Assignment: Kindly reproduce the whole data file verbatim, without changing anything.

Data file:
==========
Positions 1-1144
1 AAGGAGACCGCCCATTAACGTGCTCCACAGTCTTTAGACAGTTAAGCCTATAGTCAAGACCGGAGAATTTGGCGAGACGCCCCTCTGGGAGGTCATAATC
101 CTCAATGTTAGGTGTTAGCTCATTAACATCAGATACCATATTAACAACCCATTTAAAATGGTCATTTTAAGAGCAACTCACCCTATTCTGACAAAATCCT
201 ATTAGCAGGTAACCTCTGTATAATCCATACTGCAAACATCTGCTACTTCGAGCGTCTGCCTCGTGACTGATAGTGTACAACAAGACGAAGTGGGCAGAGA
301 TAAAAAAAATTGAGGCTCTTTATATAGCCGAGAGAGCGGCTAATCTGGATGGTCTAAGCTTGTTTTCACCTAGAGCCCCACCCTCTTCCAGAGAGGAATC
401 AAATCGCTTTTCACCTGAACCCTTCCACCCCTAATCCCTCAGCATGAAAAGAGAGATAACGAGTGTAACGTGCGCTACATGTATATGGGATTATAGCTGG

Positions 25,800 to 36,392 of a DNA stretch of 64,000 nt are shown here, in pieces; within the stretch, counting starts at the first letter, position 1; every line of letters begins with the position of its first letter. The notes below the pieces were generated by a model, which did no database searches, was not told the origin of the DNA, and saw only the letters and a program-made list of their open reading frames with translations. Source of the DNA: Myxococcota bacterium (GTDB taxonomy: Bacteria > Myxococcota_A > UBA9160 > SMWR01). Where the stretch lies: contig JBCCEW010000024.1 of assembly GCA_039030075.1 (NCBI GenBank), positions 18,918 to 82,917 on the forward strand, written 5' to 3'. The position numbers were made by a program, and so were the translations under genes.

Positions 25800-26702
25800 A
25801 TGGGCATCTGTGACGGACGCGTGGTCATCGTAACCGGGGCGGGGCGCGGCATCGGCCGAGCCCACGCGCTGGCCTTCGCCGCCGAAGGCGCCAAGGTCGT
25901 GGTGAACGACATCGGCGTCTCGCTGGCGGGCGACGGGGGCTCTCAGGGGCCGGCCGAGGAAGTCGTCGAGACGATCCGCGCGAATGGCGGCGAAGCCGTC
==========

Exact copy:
Positions 1-1144
1 AAGGAGACCGCCCATTAACGTGCTCCACAGTCTTTAGACAGTTAAGCCTATAGTCAAGACCGGAGAATTTGGCGAGACGCCCCTCTGGGAGGTCATAATC
101 CTCAATGTTAGGTGTTAGCTCATTAACATCAGATACCATATTAACAACCCATTTAAAATGGTCATTTTAAGAGCAACTCACCCTATTCTGACAAAATCCT
201 ATTAGCAGGTAACCTCTGTATAATCCATACTGCAAACATCTGCTACTTCGAGCGTCTGCCTCGTGACTGATAGTGTACAACAAGACGAAGTGGGCAGAGA
301 TAAAAAAAATTGAGGCTCTTTATATAGCCGAGAGAGCGGCTAATCTGGATGGTCTAAGCTTGTTTTCACCTAGAGCCCCACCCTCTTCCAGAGAGGAATC
401 AAATCGCTTTTCACCTGAACCCTTCCACCCCTAATCCCTCAGCATGAAAAGAGAGATAACGAGTGTAACGTGCGCTACATGTATATGGGATTATAGCTGG

Positions 25,800 to 36,392 of a DNA stretch of 64,000 nt are shown here, in pieces; within the stretch, counting starts at the first letter, position 1; every line of letters begins with the position of its first letter. The notes below the pieces were generated by a model, which did no database searches, was not told the origin of the DNA, and saw only the letters and a program-made list of their open reading frames with translations. Source of the DNA: Myxococcota bacterium (GTDB taxonomy: Bacteria > Myxococcota_A > UBA9160 > SMWR01). Where the stretch lies: contig JBCCEW010000024.1 of assembly GCA_039030075.1 (NCBI GenBank), positions 18,918 to 82,917 on the forward strand, written 5' to 3'. The position numbers were made by a program, and so were the translations under genes.

Positions 25800-26702
25800 A
25801 TGGGCATCTGTGACGGACGCGTGGTCATCGTAACCGGGGCGGGGCGCGGCATCGGCCGAGCCCACGCGCTGGCCTTCGCCGCCGAAGGCGCCAAGGTCGT
25901 GGTGAACGACATCGGCGTCTCGCTGGCGGGCGACGGGGGCTCTCAGGGGCCGGCCGAGGAAGTCGTCGAGACGATCCGCGCGAATGGCGGCGAAGCCGTC